New Life K9s is teaching service dogs for Veterans and First Responders with PTSD
OUR DOGS ARE PROVIDED AT NO COST TO THE RECIPIENT
New Life K9s‘ Goals:
- PREVENT SUICIDES
- ENRICH RELATIONSHIPS
- REDUCE HOMELESSNESS
- SAVE COMMUNITY RESOURCES
- DECREASE THE NEED FOR MEDICATIONS
HOW WE HELP
Service Dogs provide a unique set of skills along with constant support and companionship others cannot. A service dog’s purpose is to promote and sustain greater independence and healing by assisting veterans and first responders in situations that can be difficult. A service dog’s presence and skills help enable him or her to re-engage with the world, others, and challenging situations to rebuild a sense of safety and trust.
A 2009 survey reported PTSD symptom reduction in 82% of those partnered with a Service Dog and 40% reported a decrease in use of medication.
(Love, C. (2009). The use of psychiatric service dogs in the treatment of veterans with PTSD. U.S. Army Medical Research and Material Command, Fort Derrick, MD.)
Existing research also shows significant promise in helping veterans combating depression and thus reducing suicide risk.
Providing and Sustaining Safety and Security to a Veteran or First Responder through the Healing Process
• Sleep Support: When a veteran or first responder has PTSD, the heightened sense of anxiety can make sleeping a significant challenge. The quality of sleep a veteran or first responder with PTSD experiences has been identified as one of the major factors in healing. When a service dog is in the room, a Veteran or First Responder can rest easier, knowing their service dog is on the job.
• Waking from Nightmares: Nightmares are one of the possible symptoms of PTSD. By waking the Veteran or First Responder, service dogs can ease the distress of these nightmares by interrupting them, then providing comfort. Our service dogs can also turn on lights to enhance the sense of safety and turn them off when the veteran or first responder is calmed and ready to sleep.
• Creating Space: Because being around others or crowds can trigger feelings of anxiety, our service dogs can place themselves between the veteran or first responder and others, providing a greater sense of personal space and safety.
• Guiding a Veteran or First Responder Through a Crowd or Uncomfortable Setting: A service dog’s ability to accompany a veteran or first responder, without being distracted, helps rebuild confidence in being out in the world again.
Creating a Bond to Reconnect the Veteran or First Responder to Others
New Life K9s service dogs lead the way for veterans and first responders to build relationships and trust. Research has established that the Human-Canine interaction releases Oxytocin, known as the “bonding hormone” in both the human and dog! The human-canine bond can heal and reopen the door to making connections with others. This ultimately reduces the debilitating effects of isolation, an all too common state of vulnerability for those with PTSD.
• Generating Human Interaction: Wherever a service dog team goes, the attention of others is often (and no surprise!) on the dog, rather than the veteran or first responder, which eases the difficulty of social situations and interaction the veteran or first responder might feel if the focus was on him or her. While it is important that people do not approach or interact with a service dog when they are working, or without permission, just seeing a service dog doing their job tends to create warm feelings toward both members of the service dog team. PTSD can carry a stigma that limits the perception and understanding others have of a veteran or first responder. Service dogs help overcome that stigma when people see the strong bond and relationship of a service dog team.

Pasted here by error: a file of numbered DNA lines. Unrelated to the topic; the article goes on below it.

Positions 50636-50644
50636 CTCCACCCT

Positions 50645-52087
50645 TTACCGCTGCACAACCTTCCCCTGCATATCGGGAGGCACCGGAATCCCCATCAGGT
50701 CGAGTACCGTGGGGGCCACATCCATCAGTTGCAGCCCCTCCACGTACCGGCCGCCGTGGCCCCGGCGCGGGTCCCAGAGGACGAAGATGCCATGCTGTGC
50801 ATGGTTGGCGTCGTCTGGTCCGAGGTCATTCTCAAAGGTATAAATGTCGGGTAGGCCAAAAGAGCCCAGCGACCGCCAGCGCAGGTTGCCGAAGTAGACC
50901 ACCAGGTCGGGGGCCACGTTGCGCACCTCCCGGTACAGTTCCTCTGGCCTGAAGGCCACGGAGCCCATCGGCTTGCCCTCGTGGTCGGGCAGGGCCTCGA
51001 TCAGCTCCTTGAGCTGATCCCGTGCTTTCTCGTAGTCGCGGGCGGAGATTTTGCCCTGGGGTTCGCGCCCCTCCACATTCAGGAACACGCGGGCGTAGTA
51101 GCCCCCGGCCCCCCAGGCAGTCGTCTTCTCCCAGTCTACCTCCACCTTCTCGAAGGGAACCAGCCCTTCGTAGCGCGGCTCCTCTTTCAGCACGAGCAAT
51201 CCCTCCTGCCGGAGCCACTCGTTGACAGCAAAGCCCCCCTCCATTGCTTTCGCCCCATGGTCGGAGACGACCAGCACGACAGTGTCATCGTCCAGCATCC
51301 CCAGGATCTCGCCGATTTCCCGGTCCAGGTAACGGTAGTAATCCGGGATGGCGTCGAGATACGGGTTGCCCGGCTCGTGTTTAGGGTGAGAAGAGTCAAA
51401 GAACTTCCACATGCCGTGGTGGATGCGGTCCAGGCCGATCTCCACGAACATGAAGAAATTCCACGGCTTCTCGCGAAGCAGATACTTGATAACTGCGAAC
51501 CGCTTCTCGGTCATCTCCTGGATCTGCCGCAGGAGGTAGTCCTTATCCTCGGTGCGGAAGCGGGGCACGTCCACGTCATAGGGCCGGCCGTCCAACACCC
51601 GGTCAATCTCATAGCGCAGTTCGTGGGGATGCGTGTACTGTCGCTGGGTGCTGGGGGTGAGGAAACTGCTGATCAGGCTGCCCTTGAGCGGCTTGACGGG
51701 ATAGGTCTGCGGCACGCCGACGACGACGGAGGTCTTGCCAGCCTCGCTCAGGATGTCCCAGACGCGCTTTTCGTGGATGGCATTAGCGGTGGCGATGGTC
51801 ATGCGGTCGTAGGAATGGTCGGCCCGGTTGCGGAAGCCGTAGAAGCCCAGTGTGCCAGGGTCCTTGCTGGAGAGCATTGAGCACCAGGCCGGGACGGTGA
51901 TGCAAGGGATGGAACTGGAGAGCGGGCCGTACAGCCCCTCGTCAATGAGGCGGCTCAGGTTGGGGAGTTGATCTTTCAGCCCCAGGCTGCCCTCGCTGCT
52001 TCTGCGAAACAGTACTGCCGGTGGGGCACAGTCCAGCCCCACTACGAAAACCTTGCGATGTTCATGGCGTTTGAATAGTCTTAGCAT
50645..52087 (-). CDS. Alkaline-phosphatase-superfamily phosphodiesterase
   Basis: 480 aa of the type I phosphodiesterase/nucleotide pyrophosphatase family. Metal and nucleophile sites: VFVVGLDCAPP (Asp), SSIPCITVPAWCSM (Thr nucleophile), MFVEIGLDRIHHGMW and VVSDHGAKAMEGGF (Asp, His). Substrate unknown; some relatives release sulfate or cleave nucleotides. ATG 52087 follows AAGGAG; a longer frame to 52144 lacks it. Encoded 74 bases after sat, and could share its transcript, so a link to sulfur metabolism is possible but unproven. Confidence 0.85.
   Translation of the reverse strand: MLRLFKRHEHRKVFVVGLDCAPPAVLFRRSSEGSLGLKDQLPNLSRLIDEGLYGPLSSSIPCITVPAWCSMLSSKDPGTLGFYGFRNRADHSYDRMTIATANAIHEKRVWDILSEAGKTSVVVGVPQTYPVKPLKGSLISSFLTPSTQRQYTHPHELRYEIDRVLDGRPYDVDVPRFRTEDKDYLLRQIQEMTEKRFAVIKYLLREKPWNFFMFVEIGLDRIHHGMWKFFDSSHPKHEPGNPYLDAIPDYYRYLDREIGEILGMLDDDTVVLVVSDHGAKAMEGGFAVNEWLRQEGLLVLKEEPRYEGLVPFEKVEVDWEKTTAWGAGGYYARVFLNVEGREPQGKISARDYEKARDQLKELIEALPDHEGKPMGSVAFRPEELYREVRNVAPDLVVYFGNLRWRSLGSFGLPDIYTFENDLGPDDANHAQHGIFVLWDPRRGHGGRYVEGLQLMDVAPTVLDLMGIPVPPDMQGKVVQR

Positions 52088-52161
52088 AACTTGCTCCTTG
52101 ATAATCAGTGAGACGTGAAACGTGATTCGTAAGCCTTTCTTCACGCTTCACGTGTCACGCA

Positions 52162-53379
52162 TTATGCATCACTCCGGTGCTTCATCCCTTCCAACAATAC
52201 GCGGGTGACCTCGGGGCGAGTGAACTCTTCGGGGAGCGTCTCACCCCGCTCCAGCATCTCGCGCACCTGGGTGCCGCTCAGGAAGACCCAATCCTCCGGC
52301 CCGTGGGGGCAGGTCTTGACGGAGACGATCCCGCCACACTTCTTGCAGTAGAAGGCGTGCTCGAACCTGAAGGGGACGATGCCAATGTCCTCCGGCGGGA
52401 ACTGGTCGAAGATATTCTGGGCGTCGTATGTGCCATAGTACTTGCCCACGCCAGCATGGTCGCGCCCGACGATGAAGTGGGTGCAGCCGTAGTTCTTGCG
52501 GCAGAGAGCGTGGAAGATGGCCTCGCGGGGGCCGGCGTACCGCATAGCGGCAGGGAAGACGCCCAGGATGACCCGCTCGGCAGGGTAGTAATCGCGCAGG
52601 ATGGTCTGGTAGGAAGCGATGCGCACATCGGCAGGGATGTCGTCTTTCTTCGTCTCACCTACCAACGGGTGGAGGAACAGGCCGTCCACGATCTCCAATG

• A Purpose for a Veteran or First Responder: When things are tough, our service dogs are an incentive to get up in the morning. The bond between the service dog and veteran or first responder creates the desire to ensure each other’s care and well being.
Providing Skills that help bring a Veteran or First Responder “Back to the Moment”
• When Anxiety or Distress is Rising: A service dog’s skills include the ability to provide an alternative focus when a veteran or first responder might be feeling overloaded by all the things going on around them. This can include nudging the veteran or first responder when the dog’s education and experience alert to rising anxiety or anger. Since driving can be stressful, a service dog can help calm a veteran or first responder by giving a nudge or sitting within the view of the rearview mirror as a reminder of his or her surroundings.
• The Importance of Touch in Distress: Research has supported the value of physical contact with a service dog to support calming (known as sensory reintegration) and orient a veteran or first responder back to time and place if experiencing a flashback. Studies have shown when someone pets a dog, their blood pressure and heart rate can decrease and good feelings are generated for all!
• Medication Support: Another thing our service dogs learn to do is to remind their veteran or first responder to take medication and bring it to them.
• Bracing: Our service dogs can make it easier for their veteran or first responder to get up or down by holding a position where their body acts as a physical support. This skill is relevant for veterans or first responders with mobility challenges, but also when a medication side effect of dizziness occurs.
• Assistance with Dressing and Undressing: Whether it be due to mobility challenges, exhaustion, depression, our service dogs can assist in changing clothes by pulling sleeves, zippers, and socks, to name a few of their abilities. You should see our dogs in action!